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Cluster 2019 Events • Buy Tickets

Foxconn Frequency (no. 3) — for three visibly Chinese Performers

Thursday, February 28, 2019
Doors/Show: 7:30/8:00pm
Rachel Browne Theatre
211 Bannatyne Ave.

Foxconn Frequency (no. 3) — for three visibly Chinese performers is a work of “algorithmic theatre”. This is an energetic performance that is never the same twice, utilizing real-time game mechanics to challenge three keyboard performers in a series of testings and mini-games sourced from piano training. Hands become a blur, lights flash, and projections intertwine with music to create an edgy multimedia spectacular. The show even features a 3D printer!

PROJECT LEAD Remy Siu CREATORS Hong Kong Exile (Natalie Tin Yin Gan, Milton Lim, Remy Siu), with Vicky Chow, Paul Paroczai, Matt Poon PERFORMERS Natalie Tin Yin Gan, Vicky Chow, Matt Poon TEXT Xu Lizhi (许立志) (1990-2014)

Up Down Strange

Friday, March 1, 2019
Doors/Show: 7:30/8:00pm
aceartinc.
290 McDermot Ave.

An evening celebrating the work of one of Canada’s most important media artists: Winnipeg’s own Susan Britton. Cluster will feature the first new installation work by Britton in over 30 years, created in collaboration with her nephew (and Cluster-co-director) Eliot Britton! This evening will also feature the eXperimental Improv Ensemble playing live film soundtracks to highlights of Britton’s work.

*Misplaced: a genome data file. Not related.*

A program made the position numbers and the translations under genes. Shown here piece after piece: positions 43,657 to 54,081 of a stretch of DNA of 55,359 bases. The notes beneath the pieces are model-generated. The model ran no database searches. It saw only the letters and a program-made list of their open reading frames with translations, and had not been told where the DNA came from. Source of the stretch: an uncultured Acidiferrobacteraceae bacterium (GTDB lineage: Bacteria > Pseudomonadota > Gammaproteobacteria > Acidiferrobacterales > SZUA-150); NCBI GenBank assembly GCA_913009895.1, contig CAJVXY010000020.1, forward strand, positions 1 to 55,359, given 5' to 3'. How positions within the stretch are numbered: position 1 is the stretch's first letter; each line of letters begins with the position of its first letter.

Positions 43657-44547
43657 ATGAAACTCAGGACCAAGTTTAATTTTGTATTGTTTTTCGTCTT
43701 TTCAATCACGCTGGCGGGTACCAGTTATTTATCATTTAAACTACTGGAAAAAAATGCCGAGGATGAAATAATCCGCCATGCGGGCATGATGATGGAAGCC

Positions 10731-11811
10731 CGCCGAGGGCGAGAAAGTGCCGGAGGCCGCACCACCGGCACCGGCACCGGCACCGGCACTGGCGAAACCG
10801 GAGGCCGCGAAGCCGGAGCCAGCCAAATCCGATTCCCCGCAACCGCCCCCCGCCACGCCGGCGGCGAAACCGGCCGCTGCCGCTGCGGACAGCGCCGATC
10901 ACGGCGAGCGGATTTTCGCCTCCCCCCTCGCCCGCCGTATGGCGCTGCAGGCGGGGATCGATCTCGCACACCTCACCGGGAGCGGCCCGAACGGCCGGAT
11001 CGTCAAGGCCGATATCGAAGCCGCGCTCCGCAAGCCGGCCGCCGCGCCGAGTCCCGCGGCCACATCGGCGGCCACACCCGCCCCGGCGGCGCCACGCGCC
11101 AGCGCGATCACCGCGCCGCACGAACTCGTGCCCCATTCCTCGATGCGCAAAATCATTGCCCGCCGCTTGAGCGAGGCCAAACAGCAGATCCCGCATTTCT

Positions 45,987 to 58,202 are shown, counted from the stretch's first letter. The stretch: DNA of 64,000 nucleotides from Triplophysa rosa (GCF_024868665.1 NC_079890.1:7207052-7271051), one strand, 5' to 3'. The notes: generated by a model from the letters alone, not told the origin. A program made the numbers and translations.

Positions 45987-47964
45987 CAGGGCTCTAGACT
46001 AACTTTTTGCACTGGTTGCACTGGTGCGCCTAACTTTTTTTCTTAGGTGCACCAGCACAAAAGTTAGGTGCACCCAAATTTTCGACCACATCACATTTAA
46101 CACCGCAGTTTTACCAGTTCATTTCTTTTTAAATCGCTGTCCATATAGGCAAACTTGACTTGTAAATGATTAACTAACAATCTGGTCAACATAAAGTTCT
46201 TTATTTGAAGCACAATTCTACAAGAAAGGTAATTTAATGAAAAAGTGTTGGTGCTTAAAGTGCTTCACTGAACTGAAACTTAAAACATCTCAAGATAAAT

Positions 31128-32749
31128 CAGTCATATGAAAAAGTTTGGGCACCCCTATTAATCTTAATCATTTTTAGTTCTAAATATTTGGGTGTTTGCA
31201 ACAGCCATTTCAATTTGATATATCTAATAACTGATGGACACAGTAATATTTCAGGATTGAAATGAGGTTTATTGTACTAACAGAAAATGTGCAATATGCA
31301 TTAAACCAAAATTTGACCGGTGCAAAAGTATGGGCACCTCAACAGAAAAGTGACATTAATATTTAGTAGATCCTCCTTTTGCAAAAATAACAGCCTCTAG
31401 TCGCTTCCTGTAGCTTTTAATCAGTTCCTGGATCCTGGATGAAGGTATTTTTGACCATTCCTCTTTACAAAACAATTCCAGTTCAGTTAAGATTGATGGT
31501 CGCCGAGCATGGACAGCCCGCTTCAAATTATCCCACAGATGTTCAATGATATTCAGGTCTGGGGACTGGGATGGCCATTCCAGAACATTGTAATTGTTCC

In the Flux Gallery, Winnipeg’s Grace Hrabi presents a new sound installation that asks us to reconsider the apparent relationship between relaxation and nature. Erin Gee (CA) uses bio-sensors to create intimate music for just two audience members at a time. Finally, Kristen Wachniak presents a new dance performance that re-interprets the concepts of gesture and looping to explore identity in a dreamscape of sound—composed and performed by the artist herself.

10:00pm: after-show by CASATI

TAK

Saturday, March 2, 2019
Doors/Show: 7:00/7:30pm
aceartinc.
290 McDermot Ave

co-presented with GroundSwell.

In true Cluster style, this is chamber music as you’ve never heard it before.

New York’s TAK “impresses with the organicity of their sound, their dynamism and virtuosity — and, well, just a dash of IDGAF as they slay the thorniest material like it’s nothing” (Q2 Music).

In this super charged concert you’ll hear works by Erin Gee (USA), Kate Soper, Ashkan Behzadi, David Bird, and William Kuo. You’ll also hear premieres by Cluster co-directors Luke Nickel and Eliot Britton. Instruments will combine with the elastic voice of Charlotte Mundy—as well as electronics, projections, and even roller coasters!—in a free-spirited and joyous exploration of contemporary chamber music.

TAK is: Laura Cocks (flute), Carlos Cordeiro (clarinet), Charlotte Mundy (voice), Marina Kifferstein (violin), and Ellery Trafford (percussion)

Aether*Eclipse: Beast Nest (Oakland, CA) + Mirror Frame (Winnipeg, MB)

Saturday, March 2, 2019, 10:00pm
Co-presented with / at The Output – Video Pool Media Arts Center
218 – 100 Arthur St.
** The Output is wheelchair-accessible from the King St doors